The best way to deal with an eviction is to fight it before you are forced to leave your home.
But not everyone who fights will win. And after you’ve been evicted, the nightmare isn’t over. An eviction on your file can cause future hardship, especially as you are trying to get back on your feet.
Even in these difficult circumstances, there are some steps you can take to mitigate the harm of an eviction.
Is there a permanent record of my eviction?
Yes, there will be a permanent record of your eviction. If your case went to court, it will appear on the civil court files.
More importantly, your eviction is likely to show up if your prospective landlord requests a rental history report on you from tenant verification services or credit bureaus. It likely contains three components:
- Rental history report
- Credit report or credit history
- Checking the criminal background
The rental history report itself contains information about where you live, including any evictions. Typically, information from this report will fall off after seven years.
As for your credit report, it technically doesn’t show an eviction there. However, if your landlord reported a late rental to the credit bureaus, this will show up. Your landlord could also report any monies imposed by a judge on you under civil proceedings related to your eviction.
Consequences of an eviction
Attorney Patience Kaysee-Saydee of the Kaysee Legal Group says any landlord may have access to your rental history as part of the application process. If the landlord is a large property management company, they are particularly likely to be checked.
“But it’s not impossible to rent if you have a negative item in your rental history,” says Kaysee-Saydee.
Some landlords allow you to explain your evacuation situation. If they’re willing to pay a bigger security deposit, they might still be willing to lease you.
It’s not that easy, especially when you owe rent back. Many people who have been evicted move in with their families for a while to help organize their finances. This gives you time to save on that initial deposit.
How to move forward with an eviction on your file
In this transition period, too, you should do a few more things.
Yes, you are staying with friends or family to save money. But paying a small rent to your host can also help you get a foot in the door of future landlords.
Kaysee-Saydee says it’s important to keep a record of both your informal lease and the payments you make to your friend or family member. This paperwork can be used to demonstrate your responsibility to potential landlords below.
Work on your credit
Negative line items will drop out of your credit report within seven years. But you don’t necessarily have to wait that long.
If you are able, try to make financial reparations with the landlord who evicted you. Once you’ve started fulfilling your agreement, you can write a goodwill letter. This letter requests that you remove late rentals or other items that your landlord has reported to credit reporting agencies.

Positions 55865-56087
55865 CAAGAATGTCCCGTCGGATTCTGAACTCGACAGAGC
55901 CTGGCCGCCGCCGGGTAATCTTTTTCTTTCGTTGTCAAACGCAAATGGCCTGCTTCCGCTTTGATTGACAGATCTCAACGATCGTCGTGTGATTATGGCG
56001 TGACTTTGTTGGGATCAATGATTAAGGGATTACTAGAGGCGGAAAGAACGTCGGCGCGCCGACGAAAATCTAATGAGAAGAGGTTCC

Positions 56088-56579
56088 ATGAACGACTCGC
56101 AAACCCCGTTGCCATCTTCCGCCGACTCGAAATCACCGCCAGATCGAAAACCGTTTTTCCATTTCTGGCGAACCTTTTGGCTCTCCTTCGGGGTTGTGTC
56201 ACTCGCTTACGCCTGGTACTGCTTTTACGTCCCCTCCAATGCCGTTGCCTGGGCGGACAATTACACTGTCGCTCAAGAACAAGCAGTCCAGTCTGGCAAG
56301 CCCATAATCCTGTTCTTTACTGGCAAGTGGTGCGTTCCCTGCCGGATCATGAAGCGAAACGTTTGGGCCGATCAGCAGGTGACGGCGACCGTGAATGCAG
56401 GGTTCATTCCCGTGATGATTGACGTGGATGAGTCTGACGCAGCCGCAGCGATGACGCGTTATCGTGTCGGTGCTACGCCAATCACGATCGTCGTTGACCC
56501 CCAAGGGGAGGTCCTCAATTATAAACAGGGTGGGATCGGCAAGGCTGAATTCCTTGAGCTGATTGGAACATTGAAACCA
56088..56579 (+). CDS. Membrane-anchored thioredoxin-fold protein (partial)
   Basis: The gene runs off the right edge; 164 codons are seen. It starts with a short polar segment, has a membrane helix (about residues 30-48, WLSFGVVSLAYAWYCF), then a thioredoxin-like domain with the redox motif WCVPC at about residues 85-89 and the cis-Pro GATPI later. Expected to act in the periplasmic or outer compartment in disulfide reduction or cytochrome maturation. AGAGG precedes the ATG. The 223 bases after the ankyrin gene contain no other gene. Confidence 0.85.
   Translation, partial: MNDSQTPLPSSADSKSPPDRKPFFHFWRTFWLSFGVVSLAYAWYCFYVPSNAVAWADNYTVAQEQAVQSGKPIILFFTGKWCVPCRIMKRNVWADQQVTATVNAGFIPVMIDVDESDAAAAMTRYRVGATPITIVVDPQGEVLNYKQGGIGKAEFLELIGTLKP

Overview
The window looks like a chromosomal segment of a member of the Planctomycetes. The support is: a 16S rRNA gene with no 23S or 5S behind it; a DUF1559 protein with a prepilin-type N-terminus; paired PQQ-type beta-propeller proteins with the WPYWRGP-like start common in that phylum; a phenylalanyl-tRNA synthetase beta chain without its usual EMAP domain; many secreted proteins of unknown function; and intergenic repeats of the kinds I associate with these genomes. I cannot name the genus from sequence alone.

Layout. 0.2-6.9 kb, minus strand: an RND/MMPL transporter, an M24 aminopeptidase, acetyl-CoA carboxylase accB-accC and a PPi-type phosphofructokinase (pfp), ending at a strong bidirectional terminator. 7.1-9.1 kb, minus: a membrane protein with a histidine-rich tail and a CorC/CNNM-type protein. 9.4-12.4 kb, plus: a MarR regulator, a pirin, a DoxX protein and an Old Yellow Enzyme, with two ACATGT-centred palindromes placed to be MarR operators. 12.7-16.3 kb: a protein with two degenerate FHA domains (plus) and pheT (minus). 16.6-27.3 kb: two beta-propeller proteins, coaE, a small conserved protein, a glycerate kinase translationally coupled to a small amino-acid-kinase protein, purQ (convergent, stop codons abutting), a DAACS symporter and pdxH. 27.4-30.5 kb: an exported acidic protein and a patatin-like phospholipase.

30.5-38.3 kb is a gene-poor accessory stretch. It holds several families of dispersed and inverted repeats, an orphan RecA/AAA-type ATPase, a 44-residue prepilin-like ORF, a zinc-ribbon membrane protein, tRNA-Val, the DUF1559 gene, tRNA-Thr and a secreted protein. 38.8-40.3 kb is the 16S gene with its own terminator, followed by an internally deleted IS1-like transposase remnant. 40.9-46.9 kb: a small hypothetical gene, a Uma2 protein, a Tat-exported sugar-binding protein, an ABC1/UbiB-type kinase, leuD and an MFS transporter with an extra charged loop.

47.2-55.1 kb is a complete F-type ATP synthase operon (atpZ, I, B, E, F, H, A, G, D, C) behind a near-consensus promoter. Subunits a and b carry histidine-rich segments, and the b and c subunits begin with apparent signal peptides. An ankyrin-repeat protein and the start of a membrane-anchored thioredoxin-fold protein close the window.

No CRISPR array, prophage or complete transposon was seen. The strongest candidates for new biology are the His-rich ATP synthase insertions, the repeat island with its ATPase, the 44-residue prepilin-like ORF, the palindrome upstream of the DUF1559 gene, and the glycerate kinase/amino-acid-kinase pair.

You can try the same process for your rental history report.
The landlord is not obliged to grant your application. But it’s worth a try.
Even though your credit report and rental history cannot be instantly repaired, there is a different purpose to making things right with your former landlord. If you get along well, you can ask them for a reference letter.
This letter of recommendation can indicate that even though you have run into financial trouble, you are either making things right or you are in the process of providing relief. The fact that the person who evicted you is vouching for your character can go a long way.
Get yourself a job
If you have an eviction on file, your landlord is particularly likely to ask for proof that you are making enough money to cover your rent.
Kaysee-Saydee says most landlords want to see at least three months of pay slips. Build in a buffer for these three months when you discuss the housing situation with your interim host.
If you are struggling to find a job during the pandemic, you should check out our home work opportunities and consider a bridge job to make some cash.
Identify a co-signer
Kaysee-Saydee advises that some landlords may require a co-signer after finding an eviction on your file. A co-signer can in some cases also help you avoid heightened security deposits.
“The ideal co-signer could be your partner, spouse, parent, or another friend or family member,” says Kaysee-Saydee. “You have to have a clean balance sheet and be able to prove your income.”
Your co-signer takes financial responsibility if you don’t have the rent. It is a great responsibility and not everyone you ask will be willing or able to take it.
Coming out on the other side of an eviction
Losing your own four walls is a traumatic experience. As you go through it, you may feel like you are walking through a fog despite being asked to make decisions that will affect your future housing options.
You can speed up the recovery process by being proactive both before and after the eviction. Lawyer up. Find a friend or family member who can offer you accommodation for a while. While you are there, actively take steps to improve your financial situation.
This is still going to be a difficult time in your life, no doubt. But taking active steps to improve what you can makes a comeback much more likely.
Pittsburgh-based author Brynne Conroy is the founder of the Femme Frugality blog and author of The Feminist Financial Handbook. She writes regularly for The Penny Hoarder.